An Alberta doctor’s letter to his patients gives an apt description of what a government can do to patients in an attempt to cut back on health care costs. While the letter describes Alberta Health Services, it gives an example of how governments lie to the public, while hurting patients.
The doctor’s letter states that the government is deceiving the public, in an attempt to convince those that listen that it alone knows best what is good for patients. It tries to destroys the efforts individuals, which are experts in the delivery of healthcare. It fails to listen to serve their own purpose.
Below is the reprint of the letter published in the Calgary Herald:
A doctor’s letter to his patients:
By Mark Ewanchuk, Edmonton Journal April 2, 2013
EDMONTON – The Alberta government is deceiving you about our province’s health-care system. It is trying to convince you that it, and it alone, knows how best to plan, manage and deliver health care; and that it is able to do so without the input and expertise of those of us on the front lines who actually deliver care.
Further, the government is seeking to destroy the efforts of a multitude of individuals who have been struggling to redefine and re-innovate how your health care is delivered since the last time a Progressive Conservative government decimated health care.
Remember regionalization from the Klein era? No more hospital boards, which were replaced by 17 health regions, which were later consolidated into nine.
It’s the reason you can only obtain proper ophthalmology care at one of our five city hospitals (Royal Alexandra). Or why Edmonton’s busiest obstetrical centre for babies and women (Grey Nuns) has no pediatric services for children. Or why our busiest neonatal and pediatric centre for babies and children (The Stollery) has no women’s medicine. Or why our vascular centre (Grey Nuns) has no trauma services. Or why our busiest trauma centre (University of Alberta) has no vascular surgery program. Or why our thoracic centre (Royal Alexandra) has no cardiac surgery or bypass capability.
Most people are probably not aware of these inconsistencies, and why would they be? In fact, physicians often provide care at more than one hospital on a nightly basis to ensure that you are provided timely access to the care that you require.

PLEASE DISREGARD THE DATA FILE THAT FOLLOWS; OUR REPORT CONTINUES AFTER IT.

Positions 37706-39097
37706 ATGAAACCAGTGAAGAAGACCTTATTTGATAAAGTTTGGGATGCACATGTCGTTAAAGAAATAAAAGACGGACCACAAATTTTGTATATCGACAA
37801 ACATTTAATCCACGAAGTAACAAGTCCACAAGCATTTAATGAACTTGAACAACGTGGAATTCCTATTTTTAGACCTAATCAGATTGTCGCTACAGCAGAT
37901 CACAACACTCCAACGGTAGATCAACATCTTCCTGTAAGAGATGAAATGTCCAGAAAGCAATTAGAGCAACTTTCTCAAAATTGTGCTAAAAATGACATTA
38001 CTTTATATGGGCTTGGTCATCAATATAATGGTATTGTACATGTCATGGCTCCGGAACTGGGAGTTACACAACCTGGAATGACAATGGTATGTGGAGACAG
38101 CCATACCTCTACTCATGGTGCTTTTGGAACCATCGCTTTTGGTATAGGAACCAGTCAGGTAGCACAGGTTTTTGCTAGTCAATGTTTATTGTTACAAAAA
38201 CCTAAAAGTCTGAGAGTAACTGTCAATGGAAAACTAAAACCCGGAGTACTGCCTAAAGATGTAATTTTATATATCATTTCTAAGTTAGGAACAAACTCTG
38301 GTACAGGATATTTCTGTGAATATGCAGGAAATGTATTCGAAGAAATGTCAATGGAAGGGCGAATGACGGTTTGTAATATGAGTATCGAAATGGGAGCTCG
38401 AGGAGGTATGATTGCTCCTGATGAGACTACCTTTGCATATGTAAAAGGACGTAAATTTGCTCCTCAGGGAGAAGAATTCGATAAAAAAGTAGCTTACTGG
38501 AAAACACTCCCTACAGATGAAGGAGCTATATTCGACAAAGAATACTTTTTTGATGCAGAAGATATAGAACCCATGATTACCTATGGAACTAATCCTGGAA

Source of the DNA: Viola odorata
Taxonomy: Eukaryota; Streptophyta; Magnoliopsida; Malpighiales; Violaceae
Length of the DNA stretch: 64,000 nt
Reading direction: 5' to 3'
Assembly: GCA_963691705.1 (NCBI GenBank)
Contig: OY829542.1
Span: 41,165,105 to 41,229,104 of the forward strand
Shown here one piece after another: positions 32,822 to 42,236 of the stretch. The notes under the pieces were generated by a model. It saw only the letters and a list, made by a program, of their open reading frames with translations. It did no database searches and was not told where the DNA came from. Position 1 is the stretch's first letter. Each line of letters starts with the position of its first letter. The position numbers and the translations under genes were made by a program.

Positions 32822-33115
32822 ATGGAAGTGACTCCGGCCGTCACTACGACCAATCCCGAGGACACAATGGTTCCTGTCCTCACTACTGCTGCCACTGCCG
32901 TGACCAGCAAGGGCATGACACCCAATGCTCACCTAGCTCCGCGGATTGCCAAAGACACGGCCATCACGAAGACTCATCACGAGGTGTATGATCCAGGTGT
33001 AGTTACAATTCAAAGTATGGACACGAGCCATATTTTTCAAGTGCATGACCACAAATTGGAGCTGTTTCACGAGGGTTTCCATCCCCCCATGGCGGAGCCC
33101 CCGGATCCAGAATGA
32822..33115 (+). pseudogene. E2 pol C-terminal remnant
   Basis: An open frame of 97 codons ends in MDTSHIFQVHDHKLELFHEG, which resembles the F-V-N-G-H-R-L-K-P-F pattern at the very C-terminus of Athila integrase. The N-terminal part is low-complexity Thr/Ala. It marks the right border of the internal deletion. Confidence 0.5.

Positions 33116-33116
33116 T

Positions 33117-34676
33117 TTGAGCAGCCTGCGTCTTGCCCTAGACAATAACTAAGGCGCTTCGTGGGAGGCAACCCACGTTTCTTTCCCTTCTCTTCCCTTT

Unfortunately, if the resources such as highly skilled nurses, equipment and supplies that you need are not available at the hospital to which you are admitted, you might require urgent transfer to another hospital to receive this expert care.
Or, if not already performing surgery in the operating room, the physician might travel to your hospital to assess you in person, sometimes even bringing the necessary equipment with her or him or sending it separately in a taxi.
Don’t believe me? Call Yellow Cab and ask: “How many times has your company transferred essential surgical instruments between hospitals?”
These transfers happen all the time. Do they put patients at risk? Absolutely. But we on the front lines do the best we can with what we have been given, and fortunately for our patients we are often successful.
We have also survived the utter detonation of the former Capital Health Authority and the creation of Alberta Health Services during the time of Health Minister Ron Liepert and Premier Ed Stelmach.
Now, just as those of us on the front lines were starting to get our bearings and get back on our feet, the government is again threatening us with its next great revolution: the family care clinic.
What is a family care clinic? No one really knows — except perhaps Premier Alison Redford. She promoted the clinic in her successful leadership bid against Gary Mar, who had introduced the very successful primary care networks.
Then she promised 140 of these clinics during last year’s election campaign. Lo and behold, amid all the gloom and doom of this year’s budget was $110 million for the unproven and still to be designed family care clinics. Read More- Edmonton Journal